With the rising use of social networking platforms such as Facebook and Twitter, we often hear about the “death of email” as a communication platform. While some arguments for this may seem compelling at first glance, a bit of investigation behind the uses of email reveals that it’s here for the long run.
It’s the Key to Your Life Online
Your email address is probably your most important tool for life online. Not only is it a unique key into a world of online services, it’s your central point of contact for important messages and notifications.
Try to create an account for an online service, and your unique identifier will most probably be your email address. It’s how websites know that you’re you.
Email is also incredibly personal. It contains and manages a lot of different aspects of our lives, including bank statements, utility bills, order confirmations, event tickets, boarding passes, hotel reservations and, of course, personal email campaigns.
Anyone with an email account can send to any one of the 3.3 billion active email addresses on the internet, regardless of who’s providing the service. A Gmail user can send to Yahoo, an AOL email account can receive a message from Outlook and someone with a Campaignmaster account can send to any email address in existence. Interoperability is in email’s blood, and that’s just part of what makes it so amazing.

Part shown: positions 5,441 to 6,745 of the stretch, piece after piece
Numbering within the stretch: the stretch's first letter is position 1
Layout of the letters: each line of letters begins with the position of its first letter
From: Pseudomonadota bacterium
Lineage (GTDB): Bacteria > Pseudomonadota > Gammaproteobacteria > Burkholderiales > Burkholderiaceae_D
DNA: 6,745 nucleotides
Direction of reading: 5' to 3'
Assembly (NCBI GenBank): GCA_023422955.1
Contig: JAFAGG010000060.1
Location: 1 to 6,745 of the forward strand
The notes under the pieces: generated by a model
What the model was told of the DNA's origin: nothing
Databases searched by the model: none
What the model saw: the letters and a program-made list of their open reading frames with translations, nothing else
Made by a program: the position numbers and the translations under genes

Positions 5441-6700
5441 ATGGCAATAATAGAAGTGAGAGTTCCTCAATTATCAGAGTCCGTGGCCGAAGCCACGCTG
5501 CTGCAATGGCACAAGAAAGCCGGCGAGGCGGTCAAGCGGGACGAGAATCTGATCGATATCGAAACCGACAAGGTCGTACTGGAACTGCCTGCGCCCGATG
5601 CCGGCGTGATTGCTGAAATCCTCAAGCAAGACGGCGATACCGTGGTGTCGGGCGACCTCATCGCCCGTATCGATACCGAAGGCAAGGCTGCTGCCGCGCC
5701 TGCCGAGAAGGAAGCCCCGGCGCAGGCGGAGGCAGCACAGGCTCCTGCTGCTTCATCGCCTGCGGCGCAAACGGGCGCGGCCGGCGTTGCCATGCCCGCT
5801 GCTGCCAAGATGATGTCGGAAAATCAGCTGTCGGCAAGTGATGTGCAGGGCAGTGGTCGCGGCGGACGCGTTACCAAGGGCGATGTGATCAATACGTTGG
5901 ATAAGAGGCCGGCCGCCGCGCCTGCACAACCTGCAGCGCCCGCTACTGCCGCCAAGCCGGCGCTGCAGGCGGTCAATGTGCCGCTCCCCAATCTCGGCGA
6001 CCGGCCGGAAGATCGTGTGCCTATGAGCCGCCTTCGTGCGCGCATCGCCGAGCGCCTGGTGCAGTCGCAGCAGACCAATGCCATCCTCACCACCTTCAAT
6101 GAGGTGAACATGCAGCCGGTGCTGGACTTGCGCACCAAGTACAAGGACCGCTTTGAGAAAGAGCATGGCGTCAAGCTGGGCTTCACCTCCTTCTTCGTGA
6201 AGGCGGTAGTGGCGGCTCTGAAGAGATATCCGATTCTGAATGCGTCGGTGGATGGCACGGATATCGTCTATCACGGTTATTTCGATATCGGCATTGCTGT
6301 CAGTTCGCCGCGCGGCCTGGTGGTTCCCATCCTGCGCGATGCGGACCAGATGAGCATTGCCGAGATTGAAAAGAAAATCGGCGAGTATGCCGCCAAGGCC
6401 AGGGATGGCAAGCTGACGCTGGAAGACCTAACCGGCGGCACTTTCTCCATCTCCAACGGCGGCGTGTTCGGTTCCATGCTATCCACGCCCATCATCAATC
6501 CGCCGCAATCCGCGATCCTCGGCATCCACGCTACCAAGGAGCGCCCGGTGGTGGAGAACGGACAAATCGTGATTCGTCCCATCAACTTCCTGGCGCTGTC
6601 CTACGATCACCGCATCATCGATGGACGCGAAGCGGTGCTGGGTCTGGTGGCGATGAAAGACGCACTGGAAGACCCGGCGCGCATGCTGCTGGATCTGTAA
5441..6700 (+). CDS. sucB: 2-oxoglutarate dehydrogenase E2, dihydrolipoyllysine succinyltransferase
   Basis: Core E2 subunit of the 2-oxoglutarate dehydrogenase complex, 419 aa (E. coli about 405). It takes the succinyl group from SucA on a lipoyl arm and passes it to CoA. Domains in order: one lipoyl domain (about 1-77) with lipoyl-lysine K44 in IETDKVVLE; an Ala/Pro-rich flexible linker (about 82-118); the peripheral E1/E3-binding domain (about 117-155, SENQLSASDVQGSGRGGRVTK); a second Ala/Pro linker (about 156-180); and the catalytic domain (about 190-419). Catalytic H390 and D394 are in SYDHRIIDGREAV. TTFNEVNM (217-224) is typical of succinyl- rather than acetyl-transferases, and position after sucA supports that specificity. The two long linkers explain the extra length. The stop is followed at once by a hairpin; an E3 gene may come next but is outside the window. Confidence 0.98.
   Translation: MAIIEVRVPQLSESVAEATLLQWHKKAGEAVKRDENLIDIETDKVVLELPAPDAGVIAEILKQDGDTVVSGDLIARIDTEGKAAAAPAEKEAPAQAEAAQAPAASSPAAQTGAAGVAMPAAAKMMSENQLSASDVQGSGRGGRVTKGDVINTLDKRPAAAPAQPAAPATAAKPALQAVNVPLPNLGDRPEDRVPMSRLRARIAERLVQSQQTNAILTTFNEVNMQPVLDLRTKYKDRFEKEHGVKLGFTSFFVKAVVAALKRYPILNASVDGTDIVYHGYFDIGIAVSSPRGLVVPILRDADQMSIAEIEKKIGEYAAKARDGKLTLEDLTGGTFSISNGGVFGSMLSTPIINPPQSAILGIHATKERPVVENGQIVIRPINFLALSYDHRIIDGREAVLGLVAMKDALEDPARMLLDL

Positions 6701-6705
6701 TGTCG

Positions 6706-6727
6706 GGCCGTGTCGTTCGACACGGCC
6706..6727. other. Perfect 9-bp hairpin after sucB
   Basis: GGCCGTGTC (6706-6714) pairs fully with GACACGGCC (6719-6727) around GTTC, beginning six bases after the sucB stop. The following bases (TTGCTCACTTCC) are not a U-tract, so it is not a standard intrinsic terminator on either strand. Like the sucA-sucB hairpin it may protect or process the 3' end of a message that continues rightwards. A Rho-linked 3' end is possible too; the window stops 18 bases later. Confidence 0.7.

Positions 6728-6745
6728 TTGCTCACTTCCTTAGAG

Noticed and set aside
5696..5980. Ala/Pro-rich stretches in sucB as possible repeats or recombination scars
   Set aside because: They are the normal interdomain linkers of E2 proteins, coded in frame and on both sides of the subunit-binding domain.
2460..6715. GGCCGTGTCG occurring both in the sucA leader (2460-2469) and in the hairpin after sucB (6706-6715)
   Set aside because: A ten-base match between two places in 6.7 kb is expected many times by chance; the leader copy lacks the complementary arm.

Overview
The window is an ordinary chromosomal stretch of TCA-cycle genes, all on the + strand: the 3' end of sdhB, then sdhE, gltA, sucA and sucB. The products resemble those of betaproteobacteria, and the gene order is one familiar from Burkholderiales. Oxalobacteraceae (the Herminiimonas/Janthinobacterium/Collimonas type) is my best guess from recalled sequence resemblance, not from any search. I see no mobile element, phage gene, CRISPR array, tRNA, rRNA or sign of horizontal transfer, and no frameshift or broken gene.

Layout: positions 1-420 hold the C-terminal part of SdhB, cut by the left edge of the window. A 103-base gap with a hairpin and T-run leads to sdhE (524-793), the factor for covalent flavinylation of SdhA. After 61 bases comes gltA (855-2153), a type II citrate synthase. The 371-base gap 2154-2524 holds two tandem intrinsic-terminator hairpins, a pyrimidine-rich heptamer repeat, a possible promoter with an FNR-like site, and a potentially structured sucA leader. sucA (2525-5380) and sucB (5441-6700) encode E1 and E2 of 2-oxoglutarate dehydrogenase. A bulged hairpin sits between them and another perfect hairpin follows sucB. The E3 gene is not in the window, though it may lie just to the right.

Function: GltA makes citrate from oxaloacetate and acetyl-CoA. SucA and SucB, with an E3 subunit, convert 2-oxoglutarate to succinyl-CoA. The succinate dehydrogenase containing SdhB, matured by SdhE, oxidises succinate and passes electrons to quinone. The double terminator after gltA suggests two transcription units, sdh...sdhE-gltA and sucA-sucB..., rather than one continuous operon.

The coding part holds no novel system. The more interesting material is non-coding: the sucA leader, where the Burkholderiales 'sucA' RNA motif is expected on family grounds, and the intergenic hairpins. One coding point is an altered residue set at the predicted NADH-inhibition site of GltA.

Move over to social networking and instant messaging apps, and you’ll see a marked difference. These platforms run on proprietary technology and as such interoperability is kept to a minimum. Most of these services are walled off from one another, sometimes as a technical limitation, but you can bet it’s mostly by design. You can’t Tweet someone a Facebook message, or receive a photo from What’s App in iMessage.
Ok, granted few of these services can talk to each other, but compared to the universal integration of email they are a long way off.
It’s Not Centrally Owned
Email is an open web standard. It isn’t centrally owned by anyone, is free to use and doesn’t come with any terms or conditions.
Ok, you have to agree to terms and conditions if you’re using someone else’s services or software (Gmail, Outlook etc..) but the actual act of sending an email from one address to another isn’t controlled or governed by anyone.
It’s Not Going Anywhere
Email was first proposed back in 1973. This makes it older than mobile phones, Walkman’s and even the internet itself. That’s some serious staying power.
Other online messaging platforms are in a constant state of flux, with different services rising and falling in popularity all the time. The most recent casualty being Windows Live Messenger.
When services close down they’ll take your data with them, so it’s probably best to leave important messages in the hands of a service that’s not going anywhere…
It’s More Secure
If you’re a business with your own email server, the only people with access to your messages is you. All of your communications are safely stored on your own server, rather than at the mercy of a 3rd party messaging provider. You’re in charge of implementing your own security procedures, so you can be sure that your communications have all the protection they need. In addition to this, by storing your own messages, you’ll be much less of a target for potential hackers.